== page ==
Statement of Support for The Aransas County Workforce Center

The road to recovery continues as Aransas County moves forward with efforts to revitalize the economy in our community. The community suffered greatly from Hurricane Harvey in August 2017. And then, almost two years ago, the coronavirus pandemic hit, further impacting our economy so dependent on the tourism industry and a workforce that supports it.

The need for a workforce development center and economic diversification was first identified in the community-wide adopted Economic Development Action Plan, as well as the Long-Term Recovery Plan.

Subsequent to these initiatives, the Texas A&M Coastal Bend Business Innovation Center, College of Business at Texas A&M University-Corpus Christi and IC2 of the University of Texas at Austin conducted a series of community meetings, focus groups, and interviews as part of their “Communities as a Start-Up” initiative.

One of outcomes of this initiative was a recommendation to develop a workforce development and entrepreneurship center with a “TEAM” concept (technology, entrepreneurship, arts, and maker space).

After years of effort, the Aransas County Workforce Development Center has become a reality. On October 7, 2021, Aransas County, the Aransas County Partnership Economic Development Corporation, Del Mar College, the U.S. Department of Commerce Economic Development Administration, and other local government, business, and education leaders – announced the establishment of the Aransas County Workforce Development Center at the former ACISD Little Bay campus, which is where the Workforce Development Center will be located.

Aransas County and Del Mar College will oversee renovations made to the building, which were made possible by an EDA grant. It is expected that the renovations will be completed by the end of 2022, and the Center will start training and classes at that time.

Rockport Pilot Story — detailed discussion of the history of the Center.

A variety of training programs will be available. Programs will change over time based upon industry need and community priorities. Initial programs include, but are not limited to: industrial technology and construction trades, small business and technology training, health science and allied health, public safety, merchant marine, geospatial technology (drones), and more.

Classes will be offered as continuing education, dual credit (for ACISD students), certifications, and college credit. Apprenticeships and internships will also be available. Classes will be designed for any and all residents in the community and surrounding area, whether in high school, post high school, mid-career, or retired.

The intent is to train and build a sustainable workforce based on essential jobs, imperative work skills sustainability, entrepreneurial ventures, and career resilience.

The facility is owned by Aransas County and will be leased to Del Mar College. Del Mar College will be responsible for all operations and operational expenses for programs and courses. Training costs are paid for by tuition and fees and industry/business scholarships. The Workforce Development Center represents an extension and expansion of the relationship already established between ACISD and Del Mar College.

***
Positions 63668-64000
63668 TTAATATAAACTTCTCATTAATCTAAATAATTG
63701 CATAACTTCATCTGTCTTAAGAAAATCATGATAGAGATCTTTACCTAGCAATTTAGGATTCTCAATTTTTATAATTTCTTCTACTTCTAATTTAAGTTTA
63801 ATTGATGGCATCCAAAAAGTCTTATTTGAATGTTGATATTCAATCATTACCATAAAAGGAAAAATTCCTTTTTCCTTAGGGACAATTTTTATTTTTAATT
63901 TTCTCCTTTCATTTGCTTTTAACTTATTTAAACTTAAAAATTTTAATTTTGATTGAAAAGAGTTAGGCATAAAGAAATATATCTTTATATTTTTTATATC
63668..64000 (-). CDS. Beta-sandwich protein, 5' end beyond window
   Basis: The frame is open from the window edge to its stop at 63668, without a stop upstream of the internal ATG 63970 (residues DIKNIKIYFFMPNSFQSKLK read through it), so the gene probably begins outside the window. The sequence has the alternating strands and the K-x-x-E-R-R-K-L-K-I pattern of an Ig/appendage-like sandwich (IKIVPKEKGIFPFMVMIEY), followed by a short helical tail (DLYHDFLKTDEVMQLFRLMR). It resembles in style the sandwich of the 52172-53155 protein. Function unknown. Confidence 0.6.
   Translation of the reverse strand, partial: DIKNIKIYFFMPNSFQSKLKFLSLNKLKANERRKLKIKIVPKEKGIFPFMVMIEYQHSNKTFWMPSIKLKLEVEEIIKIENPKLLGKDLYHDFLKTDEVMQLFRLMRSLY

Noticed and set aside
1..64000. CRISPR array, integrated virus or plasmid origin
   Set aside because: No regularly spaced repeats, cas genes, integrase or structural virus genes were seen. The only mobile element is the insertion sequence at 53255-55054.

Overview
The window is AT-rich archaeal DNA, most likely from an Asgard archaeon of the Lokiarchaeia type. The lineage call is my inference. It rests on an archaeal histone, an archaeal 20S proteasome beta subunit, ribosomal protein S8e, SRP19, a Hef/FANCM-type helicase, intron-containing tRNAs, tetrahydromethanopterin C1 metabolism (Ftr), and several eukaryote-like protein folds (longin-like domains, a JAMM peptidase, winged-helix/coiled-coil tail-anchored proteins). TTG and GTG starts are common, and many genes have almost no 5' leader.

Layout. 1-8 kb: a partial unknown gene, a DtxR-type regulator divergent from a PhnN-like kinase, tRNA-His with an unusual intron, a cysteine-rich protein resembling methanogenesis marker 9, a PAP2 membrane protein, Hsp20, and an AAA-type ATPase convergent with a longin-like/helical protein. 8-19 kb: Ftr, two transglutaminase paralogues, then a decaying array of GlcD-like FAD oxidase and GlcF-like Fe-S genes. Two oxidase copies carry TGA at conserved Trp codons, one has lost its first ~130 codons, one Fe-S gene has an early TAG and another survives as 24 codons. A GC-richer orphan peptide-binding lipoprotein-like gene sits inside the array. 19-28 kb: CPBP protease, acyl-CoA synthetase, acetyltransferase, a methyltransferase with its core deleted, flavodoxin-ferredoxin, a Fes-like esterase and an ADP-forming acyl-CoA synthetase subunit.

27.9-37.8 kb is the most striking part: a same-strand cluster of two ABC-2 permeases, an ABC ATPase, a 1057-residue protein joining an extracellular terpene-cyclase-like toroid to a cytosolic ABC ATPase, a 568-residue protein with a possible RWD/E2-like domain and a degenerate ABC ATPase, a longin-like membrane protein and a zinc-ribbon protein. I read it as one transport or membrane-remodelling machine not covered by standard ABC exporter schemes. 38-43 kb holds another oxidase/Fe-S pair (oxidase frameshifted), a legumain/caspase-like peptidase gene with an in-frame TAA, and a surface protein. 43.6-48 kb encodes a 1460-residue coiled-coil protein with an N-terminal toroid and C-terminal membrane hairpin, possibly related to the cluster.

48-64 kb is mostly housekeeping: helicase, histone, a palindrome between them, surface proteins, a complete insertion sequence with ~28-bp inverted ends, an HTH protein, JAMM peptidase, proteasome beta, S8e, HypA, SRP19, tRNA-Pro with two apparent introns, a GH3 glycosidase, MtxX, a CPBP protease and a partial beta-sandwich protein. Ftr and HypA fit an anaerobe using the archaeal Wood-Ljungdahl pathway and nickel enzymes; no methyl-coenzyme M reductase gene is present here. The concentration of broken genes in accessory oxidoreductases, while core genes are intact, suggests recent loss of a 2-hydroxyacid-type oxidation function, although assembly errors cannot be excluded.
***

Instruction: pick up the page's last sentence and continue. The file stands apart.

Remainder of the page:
The facility is located in the Del Mar College service area, but is not in the Del Mar tax district (and cannot be without petition and election by Aransas County residents). In other words, Aransas County taxpayers will not assume any financial risk in connection with the operation of the Workforce Training Center.

Rockport Pilot article — detailed discussion of the operations of new Center.

We would be remiss not to mention the significant role that Rockport native Lenora Keas, who is the Executive Vice President and Chief Operating Officer of Del Mar College, played in making the Workforce Development Center a reality.

Without her expertise, commitment to our community, and unwavering support, the Center may not have come to pass.

Lenora (Irwin) Keas grew up in Aransas County, attended ACISD schools, and her family members were long time stakeholders here. Her parents developed Palm Harbor, one of the canal front subdivisions in the Coastal Bend. Her entire family was involved in the community in many ways, not only in real estate development, but also serving others in organizations such as the Rockport Rotary Club, the Aransas County Historical Society, the Rockport-Fulton Chamber of Commerce, and First Methodist Church, to name a few. Her father, Raulie Irwin, Sr., was an Aransas County Commissioner.

The Aransas County Workforce Development Center will be operated as part of the Continuing Education Department of Del Mar College, under Dr. Leonard Rivera.

Click here to view the Continuing Education Programs

Dr. Rivera and his staff have developed Virtual Tours of the new Center. Please scroll down to see the videos.

Aransas County Judge Burt Mills was and is an ardent advocate and supporter of the establishment of the new Workforce Development Center.

One of Judge Mills’ campaign promises is to open the new Workforce Development Center and continue his support of its successful operation in partnership with Del Mar College.

The ACVF has endorsed Judge Mills in the upcoming Republican Party Primary because of his experienced leadership in all aspects of the County government’s business and activities and his proven track record of success for the benefit of the community. The new Workforce Development Center is yet another example of his accomplishments benefitting the citizens of Aransas County.

Click here to read the ACVF endorsement of Judge Mills and Carolyn Smith